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The faults with prep football

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I'll admit, I was kind of bored with the high school football season up until a couple of weeks ago.

Alta's 38-36 win over Jordan changed what were some growing weary feelings I was having about the sport. I can't really explain why I was feeling that way. Perhaps because I'm just getting old.

The Sandy City Showdown brought back my full enjoyment of high school football. It also made me wonder why I was losing my passion for it. While pondering those feelings, I came up with three ways Utah high school football can be improved.

1. The NFL has a salary cap, and the NCAA has scholarship limitations. Both seem to do a fine job of maintaining parity. To do so for Utah high school football, how about an out-of-boundary cap for high school sports teams?

Yeah, I know it would never fly. This is an open-enrollment state and people can go where they want and blah, blah, blah. But the competitive balance is currently completely out of whack. Some of the state's current top teams are basically all-star teams.

So in my plan, I would allow teams to have a total of five out-of-boundary players on their roster per year. It would be tough to enforce, and nearly impossible to legally defend, but it would be a great tool in balancing the state's talent.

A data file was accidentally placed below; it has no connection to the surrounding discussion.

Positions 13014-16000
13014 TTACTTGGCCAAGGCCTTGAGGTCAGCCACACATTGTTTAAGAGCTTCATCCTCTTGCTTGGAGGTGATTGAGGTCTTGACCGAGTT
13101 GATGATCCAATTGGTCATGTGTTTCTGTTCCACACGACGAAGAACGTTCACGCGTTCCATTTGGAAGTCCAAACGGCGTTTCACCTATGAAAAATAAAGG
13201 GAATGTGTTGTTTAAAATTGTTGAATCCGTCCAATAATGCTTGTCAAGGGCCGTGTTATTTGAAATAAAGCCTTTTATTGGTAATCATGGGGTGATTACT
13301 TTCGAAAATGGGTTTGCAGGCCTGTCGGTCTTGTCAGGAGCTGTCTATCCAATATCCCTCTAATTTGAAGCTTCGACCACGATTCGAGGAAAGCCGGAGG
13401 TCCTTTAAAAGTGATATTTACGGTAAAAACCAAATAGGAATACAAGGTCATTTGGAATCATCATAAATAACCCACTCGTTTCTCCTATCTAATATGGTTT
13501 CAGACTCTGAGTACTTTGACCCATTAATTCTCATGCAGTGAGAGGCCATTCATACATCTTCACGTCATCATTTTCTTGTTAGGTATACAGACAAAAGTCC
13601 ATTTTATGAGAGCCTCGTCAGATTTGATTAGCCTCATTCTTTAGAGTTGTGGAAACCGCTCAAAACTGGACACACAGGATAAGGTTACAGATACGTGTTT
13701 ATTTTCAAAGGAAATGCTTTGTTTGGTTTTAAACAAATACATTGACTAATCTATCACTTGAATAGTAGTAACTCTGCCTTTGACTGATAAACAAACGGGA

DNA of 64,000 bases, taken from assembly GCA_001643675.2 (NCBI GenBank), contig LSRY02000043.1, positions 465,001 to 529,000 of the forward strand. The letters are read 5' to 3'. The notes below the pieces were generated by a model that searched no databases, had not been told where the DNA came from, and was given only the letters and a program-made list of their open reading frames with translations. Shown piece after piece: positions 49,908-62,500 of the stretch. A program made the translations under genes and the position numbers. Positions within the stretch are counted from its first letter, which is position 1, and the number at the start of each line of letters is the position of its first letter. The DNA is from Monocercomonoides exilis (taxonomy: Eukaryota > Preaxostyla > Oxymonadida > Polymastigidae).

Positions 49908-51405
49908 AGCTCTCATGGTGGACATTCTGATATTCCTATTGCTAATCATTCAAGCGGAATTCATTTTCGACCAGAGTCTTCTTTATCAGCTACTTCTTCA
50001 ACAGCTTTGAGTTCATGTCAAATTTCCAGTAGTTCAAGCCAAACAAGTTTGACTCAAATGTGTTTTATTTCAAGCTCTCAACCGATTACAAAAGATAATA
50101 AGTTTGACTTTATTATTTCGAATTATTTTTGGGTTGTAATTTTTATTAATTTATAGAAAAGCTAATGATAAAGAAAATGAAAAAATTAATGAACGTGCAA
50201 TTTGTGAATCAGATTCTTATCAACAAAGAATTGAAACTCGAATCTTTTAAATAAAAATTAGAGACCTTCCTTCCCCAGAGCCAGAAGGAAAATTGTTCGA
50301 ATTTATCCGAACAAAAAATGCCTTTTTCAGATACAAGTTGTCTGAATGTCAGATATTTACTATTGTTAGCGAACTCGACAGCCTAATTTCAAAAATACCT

2. Seed the playoff teams. Since I looked at the brackets before Juan Diego played Delta, I've felt sick that the winner of that game would most likely play Logan in the 3A quarterfinals. That's where we are now as Juan Diego hosts Logan in a game that should be reserved for Rice-Eccles Stadium, and probably for the title game.

We've seen this before: Alta-Bingham in the semis last year, Timpview-Cottonwood in the quarterfinals last year, and Bingham-Brighton in the 2005 quarterfinals. Those games wouldn't have taken place if some thought was put into setting the brackets, rather than just rotating which regions matched up with others on a yearly basis.

3. Muzzle fans who want to give advice to coaches from the bleachers.

It drives me absolutely nuts. I hear ridiculous things on a weekly basis. The one that really bothered me recently was at the Skyline-Jordan game. A fan walked near the Eagles' sideline, informed one of Skyline's coordinators he needed to go back to where he came from, and then bravely left the stadium before anyone could get a good look at him.

So here's what I want: I want some security personnel to be assigned to each game. When fans say something about the coaching, I want the security people to hand the disgruntled fan a quiz on the nuances of football. If the person passes it, he or she can stay at the game and be given a lesson on fan support. If he or she is wrong, the person will be forced to wear a muzzle for the rest of the game.

It would be embarrassing, but not nearly as embarrassing as some of the comments I hear during games.

E-mail: aaragon@desnews.com